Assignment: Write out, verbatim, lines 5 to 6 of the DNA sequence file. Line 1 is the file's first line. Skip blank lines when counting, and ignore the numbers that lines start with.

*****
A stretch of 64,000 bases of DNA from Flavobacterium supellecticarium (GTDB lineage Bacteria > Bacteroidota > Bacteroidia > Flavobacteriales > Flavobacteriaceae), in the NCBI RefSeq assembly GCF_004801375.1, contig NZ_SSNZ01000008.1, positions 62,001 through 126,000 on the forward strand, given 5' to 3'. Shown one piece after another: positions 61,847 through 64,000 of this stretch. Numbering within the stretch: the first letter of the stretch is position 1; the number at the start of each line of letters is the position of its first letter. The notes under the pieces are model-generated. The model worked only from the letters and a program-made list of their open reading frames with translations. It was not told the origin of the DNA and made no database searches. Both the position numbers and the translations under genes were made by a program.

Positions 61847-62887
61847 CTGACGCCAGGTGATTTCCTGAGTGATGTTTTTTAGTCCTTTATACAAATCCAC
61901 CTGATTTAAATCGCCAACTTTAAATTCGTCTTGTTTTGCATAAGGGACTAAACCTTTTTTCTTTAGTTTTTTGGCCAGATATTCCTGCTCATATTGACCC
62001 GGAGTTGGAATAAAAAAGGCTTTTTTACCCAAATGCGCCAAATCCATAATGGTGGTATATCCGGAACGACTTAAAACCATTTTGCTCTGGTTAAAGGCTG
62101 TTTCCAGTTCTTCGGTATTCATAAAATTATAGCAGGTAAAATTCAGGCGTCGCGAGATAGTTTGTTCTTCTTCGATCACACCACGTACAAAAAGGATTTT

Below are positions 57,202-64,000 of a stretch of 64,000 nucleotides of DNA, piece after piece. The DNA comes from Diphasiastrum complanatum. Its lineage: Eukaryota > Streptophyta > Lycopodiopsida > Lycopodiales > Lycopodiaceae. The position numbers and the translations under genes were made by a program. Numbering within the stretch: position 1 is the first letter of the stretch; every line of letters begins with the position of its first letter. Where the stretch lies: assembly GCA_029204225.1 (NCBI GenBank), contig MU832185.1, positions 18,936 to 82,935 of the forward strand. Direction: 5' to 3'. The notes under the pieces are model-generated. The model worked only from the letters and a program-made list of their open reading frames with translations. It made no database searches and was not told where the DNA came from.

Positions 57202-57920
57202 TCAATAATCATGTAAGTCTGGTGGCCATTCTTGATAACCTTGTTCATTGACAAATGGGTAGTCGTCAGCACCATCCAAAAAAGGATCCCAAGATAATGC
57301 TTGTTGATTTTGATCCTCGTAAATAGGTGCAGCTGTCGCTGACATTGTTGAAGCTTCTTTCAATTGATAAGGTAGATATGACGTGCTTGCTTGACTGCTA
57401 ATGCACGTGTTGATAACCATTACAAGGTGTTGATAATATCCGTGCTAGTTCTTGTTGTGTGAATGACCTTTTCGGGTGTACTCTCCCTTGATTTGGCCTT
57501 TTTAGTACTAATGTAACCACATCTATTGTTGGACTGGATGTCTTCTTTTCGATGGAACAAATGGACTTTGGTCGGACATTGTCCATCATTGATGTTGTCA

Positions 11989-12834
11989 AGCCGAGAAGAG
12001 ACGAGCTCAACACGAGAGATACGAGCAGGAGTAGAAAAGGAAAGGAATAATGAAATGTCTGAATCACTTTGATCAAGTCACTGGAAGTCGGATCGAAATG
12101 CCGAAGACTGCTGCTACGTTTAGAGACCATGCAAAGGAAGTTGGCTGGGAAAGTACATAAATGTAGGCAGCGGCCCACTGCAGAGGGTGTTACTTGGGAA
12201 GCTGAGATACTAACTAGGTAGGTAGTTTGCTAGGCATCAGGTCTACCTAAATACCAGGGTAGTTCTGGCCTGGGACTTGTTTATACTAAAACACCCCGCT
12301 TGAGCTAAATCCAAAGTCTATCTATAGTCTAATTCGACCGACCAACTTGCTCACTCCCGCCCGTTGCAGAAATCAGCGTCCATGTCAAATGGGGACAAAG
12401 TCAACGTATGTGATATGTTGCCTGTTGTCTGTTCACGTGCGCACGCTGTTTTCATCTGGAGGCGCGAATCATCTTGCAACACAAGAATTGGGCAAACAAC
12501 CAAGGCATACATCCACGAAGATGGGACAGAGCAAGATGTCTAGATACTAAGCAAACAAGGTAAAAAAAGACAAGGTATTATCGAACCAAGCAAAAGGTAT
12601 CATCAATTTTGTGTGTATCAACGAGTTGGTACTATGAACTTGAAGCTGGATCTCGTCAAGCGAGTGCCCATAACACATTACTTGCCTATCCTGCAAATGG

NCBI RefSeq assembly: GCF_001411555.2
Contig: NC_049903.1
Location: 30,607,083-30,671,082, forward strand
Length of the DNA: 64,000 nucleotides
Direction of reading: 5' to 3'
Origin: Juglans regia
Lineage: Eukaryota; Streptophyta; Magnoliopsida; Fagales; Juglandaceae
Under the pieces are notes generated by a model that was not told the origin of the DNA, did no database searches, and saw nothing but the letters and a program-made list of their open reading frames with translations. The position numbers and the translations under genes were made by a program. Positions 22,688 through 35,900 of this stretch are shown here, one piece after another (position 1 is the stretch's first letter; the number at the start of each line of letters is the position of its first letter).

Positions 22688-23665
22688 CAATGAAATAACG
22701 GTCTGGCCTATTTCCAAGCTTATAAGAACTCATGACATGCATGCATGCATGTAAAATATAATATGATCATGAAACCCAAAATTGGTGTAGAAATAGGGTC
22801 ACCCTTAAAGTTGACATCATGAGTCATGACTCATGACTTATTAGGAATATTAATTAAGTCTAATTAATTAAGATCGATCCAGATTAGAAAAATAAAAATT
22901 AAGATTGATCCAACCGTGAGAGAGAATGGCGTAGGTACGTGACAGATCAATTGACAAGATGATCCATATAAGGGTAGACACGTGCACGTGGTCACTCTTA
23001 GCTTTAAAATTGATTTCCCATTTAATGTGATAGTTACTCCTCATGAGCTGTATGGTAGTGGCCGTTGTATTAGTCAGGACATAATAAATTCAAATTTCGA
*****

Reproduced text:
62001 GGAGTTGGAATAAAAAAGGCTTTTTTACCCAAATGCGCCAAATCCATAATGGTGGTATATCCGGAACGACTTAAAACCATTTTGCTCTGGTTAAAGGCTG
62101 TTTCCAGTTCTTCGGTATTCATAAAATTATAGCAGGTAAAATTCAGGCGTCGCGAGATAGTTTGTTCTTCTTCGATCACACCACGTACAAAAAGGATTTT